deforestation; overgrazing; soil erosion; desertification; depletion of water resources; water pollution from raw sewage and petroleum refining wastes; inadequate potable water

Environment - international agreements

party to: Biodiversity, Climate Change, Climate Change-Kyoto Protocol, Climate Change-Paris Agreement, Desertification, Endangered Species, Hazardous Wastes, Marine Dumping-London Convention, Nuclear Test Ban, Ozone Layer Protection, Ship Pollution, Wetlands

signed, but not ratified: Environmental Modification

Air pollutants

particulate matter emissions: 39.43 micrograms per cubic meter (2016 est.)

carbon dioxide emissions: 28.83 megatons (2016 est.)

methane emissions: 12.93 megatons (2020 est.)

Total water withdrawal

municipal: 1.475 billion cubic meters (2017 est.)

industrial: 615.4 million cubic meters (2017 est.)

agricultural: 14.67 billion cubic meters (2017 est.)

Total renewable water resources

16.802 billion cubic meters (2017 est.)


mostly desert; hot, dry, sunny summers (June to August) and mild, rainy winters (December to February) along coast; cold weather with snow or sleet periodically in Damascus

Land use

agricultural land: 75.8% (2018 est.)

arable land: 25.4% (2018 est.)

permanent crops: 5.8% (2018 est.)

permanent pasture: 44.6% (2018 est.)

forest: 2.7% (2018 est.)

other: 21.5% (2018 est.)


urban population: 56.1% of total population (2021)

rate of urbanization: 5.38% annual rate of change (2020-25 est.)

Food insecurity

exceptional shortfall in aggregate food production/supplies: due to civil conflict and a stagnant economy - a nationwide food security assessment estimates that about 12.4 million people (60% of the overall population) are now food insecure in 2021, 5.4 million more than at the end of 2019, mostly due to constrained livelihood opportunities and a rapidly worsening economy; although some international food assistance is being provided, Syrian refugees are also pressuring host communities' resources in neighboring countries (2021)

Waste and recycling

municipal solid waste generated annually: 4.5 million tons (2009 est.)

municipal solid waste recycled annually: 112,500 tons (2010 est.)

percent of municipal solid waste recycled: 2.5% (2010 est.)

Major watersheds (area sq km)

Indian Ocean drainage: (Persian Gulf) Tigris and Euphrates (918,044 sq km)


Country name

conventional long form: Syrian Arab Republic

conventional short form: Syria

local long form: Al Jumhuriyah al Arabiyah as Suriyah

local short form: Suriyah

former: United Arab Republic (with Egypt)

etymology: name ultimately derived from the ancient Assyrians who dominated northern Mesopotamia, but whose reach also extended westward to the Levant; over time, the name came to be associated more with the western area

Government type

presidential republic; highly authoritarian regime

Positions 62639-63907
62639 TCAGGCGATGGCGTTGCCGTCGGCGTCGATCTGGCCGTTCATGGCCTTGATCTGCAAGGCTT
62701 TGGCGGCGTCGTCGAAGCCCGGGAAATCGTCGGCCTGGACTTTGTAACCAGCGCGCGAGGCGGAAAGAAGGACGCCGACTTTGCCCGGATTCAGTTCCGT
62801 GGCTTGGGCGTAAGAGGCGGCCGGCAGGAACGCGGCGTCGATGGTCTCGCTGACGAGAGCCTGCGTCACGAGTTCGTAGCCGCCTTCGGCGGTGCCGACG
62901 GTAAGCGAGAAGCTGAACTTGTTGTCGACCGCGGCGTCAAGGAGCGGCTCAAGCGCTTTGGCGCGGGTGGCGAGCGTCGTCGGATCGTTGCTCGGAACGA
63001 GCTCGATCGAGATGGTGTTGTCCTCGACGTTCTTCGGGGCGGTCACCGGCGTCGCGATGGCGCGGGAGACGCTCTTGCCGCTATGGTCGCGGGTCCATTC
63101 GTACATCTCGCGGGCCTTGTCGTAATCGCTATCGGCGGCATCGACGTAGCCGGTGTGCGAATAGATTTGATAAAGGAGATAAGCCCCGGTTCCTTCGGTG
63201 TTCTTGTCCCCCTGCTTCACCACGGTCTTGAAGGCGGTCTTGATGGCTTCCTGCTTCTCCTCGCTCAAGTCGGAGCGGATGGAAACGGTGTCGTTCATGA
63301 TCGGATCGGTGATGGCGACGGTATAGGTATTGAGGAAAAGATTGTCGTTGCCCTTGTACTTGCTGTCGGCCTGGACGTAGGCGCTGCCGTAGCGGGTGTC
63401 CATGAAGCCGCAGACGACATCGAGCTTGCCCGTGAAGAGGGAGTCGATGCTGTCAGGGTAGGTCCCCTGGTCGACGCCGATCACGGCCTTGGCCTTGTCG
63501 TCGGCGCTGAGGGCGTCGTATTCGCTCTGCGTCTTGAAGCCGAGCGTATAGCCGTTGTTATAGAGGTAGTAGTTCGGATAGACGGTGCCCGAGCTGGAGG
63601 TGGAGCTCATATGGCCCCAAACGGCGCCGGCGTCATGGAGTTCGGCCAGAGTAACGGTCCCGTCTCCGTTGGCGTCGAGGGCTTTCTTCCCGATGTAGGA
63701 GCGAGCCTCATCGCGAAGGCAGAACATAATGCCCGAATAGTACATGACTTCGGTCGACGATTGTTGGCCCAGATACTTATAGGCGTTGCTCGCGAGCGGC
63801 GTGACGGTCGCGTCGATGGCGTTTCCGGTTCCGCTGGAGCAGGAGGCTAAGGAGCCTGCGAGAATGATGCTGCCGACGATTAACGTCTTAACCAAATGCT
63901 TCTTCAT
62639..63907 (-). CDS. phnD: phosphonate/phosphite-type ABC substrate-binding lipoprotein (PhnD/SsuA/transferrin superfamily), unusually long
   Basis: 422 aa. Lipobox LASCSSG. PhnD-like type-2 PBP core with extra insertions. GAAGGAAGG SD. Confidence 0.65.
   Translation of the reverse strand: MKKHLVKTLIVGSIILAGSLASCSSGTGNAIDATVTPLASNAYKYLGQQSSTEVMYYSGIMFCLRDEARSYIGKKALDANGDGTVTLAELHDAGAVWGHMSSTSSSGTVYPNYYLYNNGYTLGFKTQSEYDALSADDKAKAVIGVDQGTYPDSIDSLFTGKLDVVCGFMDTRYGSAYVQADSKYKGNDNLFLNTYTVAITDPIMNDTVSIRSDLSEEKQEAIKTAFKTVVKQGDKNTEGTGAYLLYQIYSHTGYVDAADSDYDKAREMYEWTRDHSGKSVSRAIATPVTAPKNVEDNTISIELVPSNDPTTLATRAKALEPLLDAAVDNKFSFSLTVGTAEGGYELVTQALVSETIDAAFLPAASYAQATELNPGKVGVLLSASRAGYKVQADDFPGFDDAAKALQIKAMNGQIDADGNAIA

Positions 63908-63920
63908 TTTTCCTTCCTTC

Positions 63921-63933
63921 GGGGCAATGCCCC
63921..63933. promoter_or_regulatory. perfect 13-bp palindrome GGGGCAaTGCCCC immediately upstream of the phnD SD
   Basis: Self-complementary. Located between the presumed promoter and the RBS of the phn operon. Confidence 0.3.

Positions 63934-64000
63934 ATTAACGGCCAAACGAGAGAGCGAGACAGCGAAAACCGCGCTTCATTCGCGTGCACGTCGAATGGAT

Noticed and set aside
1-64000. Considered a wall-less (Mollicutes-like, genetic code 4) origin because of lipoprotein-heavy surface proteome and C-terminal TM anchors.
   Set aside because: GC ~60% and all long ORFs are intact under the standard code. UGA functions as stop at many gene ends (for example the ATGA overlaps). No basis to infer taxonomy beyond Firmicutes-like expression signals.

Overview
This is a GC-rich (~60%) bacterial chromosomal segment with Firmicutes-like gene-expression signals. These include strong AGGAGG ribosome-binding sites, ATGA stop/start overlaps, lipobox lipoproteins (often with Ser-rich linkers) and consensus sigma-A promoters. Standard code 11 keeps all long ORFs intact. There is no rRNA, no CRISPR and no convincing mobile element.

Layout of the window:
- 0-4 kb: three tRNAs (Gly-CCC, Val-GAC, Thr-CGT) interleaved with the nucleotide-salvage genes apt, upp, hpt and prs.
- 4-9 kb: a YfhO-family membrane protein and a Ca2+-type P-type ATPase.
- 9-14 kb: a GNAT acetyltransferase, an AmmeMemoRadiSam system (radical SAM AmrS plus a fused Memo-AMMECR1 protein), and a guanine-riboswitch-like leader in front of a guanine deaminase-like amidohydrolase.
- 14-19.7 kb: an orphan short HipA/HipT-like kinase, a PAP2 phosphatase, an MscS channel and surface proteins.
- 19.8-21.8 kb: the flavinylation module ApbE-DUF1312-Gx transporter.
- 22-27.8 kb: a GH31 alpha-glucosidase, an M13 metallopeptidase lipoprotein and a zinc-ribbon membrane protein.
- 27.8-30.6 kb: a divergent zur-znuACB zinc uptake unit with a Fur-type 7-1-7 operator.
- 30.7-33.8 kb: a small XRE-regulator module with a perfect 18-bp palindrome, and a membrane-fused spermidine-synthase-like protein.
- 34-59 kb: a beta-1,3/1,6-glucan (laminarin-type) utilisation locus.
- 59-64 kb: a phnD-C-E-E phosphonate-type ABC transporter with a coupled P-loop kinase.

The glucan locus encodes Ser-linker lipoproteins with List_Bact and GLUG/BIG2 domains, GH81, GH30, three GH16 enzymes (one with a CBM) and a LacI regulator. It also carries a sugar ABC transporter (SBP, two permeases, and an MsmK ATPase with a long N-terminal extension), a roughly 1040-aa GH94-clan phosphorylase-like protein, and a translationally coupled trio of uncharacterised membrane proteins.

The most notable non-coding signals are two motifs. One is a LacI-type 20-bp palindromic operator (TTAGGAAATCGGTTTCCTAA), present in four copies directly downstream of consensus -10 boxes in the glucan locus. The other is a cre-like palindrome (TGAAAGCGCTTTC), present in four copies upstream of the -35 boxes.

name: Damascus

geographic coordinates: 33 30 N, 36 18 E

time difference: UTC+2 (7 hours ahead of Washington, DC, during Standard Time)

daylight saving time: +1hr, begins midnight on the last Friday in March; ends at midnight on the last Friday in October

etymology: Damascus is a very old city; its earliest name, Temeseq, first appears in an Egyptian geographical list of the 15th century B.C., but the meaning is uncertain

Administrative divisions

14 provinces (muhafazat, singular - muhafazah); Al Hasakah, Al Ladhiqiyah (Latakia), Al Qunaytirah, Ar Raqqah, As Suwayda', Dar'a, Dayr az Zawr, Dimashq (Damascus), Halab (Aleppo), Hamah, Hims (Homs), Idlib, Rif Dimashq (Damascus Countryside), Tartus


17 April 1946 (from League of Nations mandate under French administration)

National holiday

Independence Day (Evacuation Day), 17 April (1946); note - celebrates the leaving of the last French troops and the proclamation of full independence


history: several previous; latest issued 15 February 2012, passed by referendum and effective 27 February 2012; note - in late January 2021, UN-sponsored talks, which began in late 2019 between delegates from government and opposition forces to draft a new constitution, resumed following a delay in mid-2020 because several delegates tested positive for the COVID-19 virus

amendments: proposed by the president of the republic or by one third of the People’s Assembly members; following review by a special Assembly committee, passage requires at least three-quarters majority vote by the Assembly and approval by the president

Legal system

mixed legal system of civil and Islamic (sharia) law (for family courts)

International law organization participation

has not submitted an ICJ jurisdiction declaration; non-party state to the ICC


citizenship by birth: no

citizenship by descent only: the father must be a citizen of Syria; if the father is unknown or stateless, the mother must be a citizen of Syria

dual citizenship recognized: yes

residency requirement for naturalization: 10 years


18 years of age; universal

Executive branch

chief of state: President Bashar al-ASAD (since 17 July 2000); Vice President Najah al-ATTAR (since 23 March 2006)

head of government: Prime Minister Hussein ARNOUS (since 30 August 2020); Deputy Prime Minister Ali Abdullah AYOUB (Gen.) (since 30 August 2020)

cabinet: Council of Ministers appointed by the president

elections/appointments: president directly elected by simple majority popular vote for a 7-year term (eligible for a second term); election last held on 26 May 2021(next to be held in 2028); the president appoints the vice presidents, prime minister, and deputy prime ministers

election results: Bashar al-ASAD elected president; percent of vote - Bashar al-ASAD (Ba'th Party)95.2%, Mahmoud Ahmad MAREI (Democratic Arab Socialist Union) 3.3%, Abdullah Sallum ABDULLAH (Socialist Unionist Party) 1.5%

Legislative branch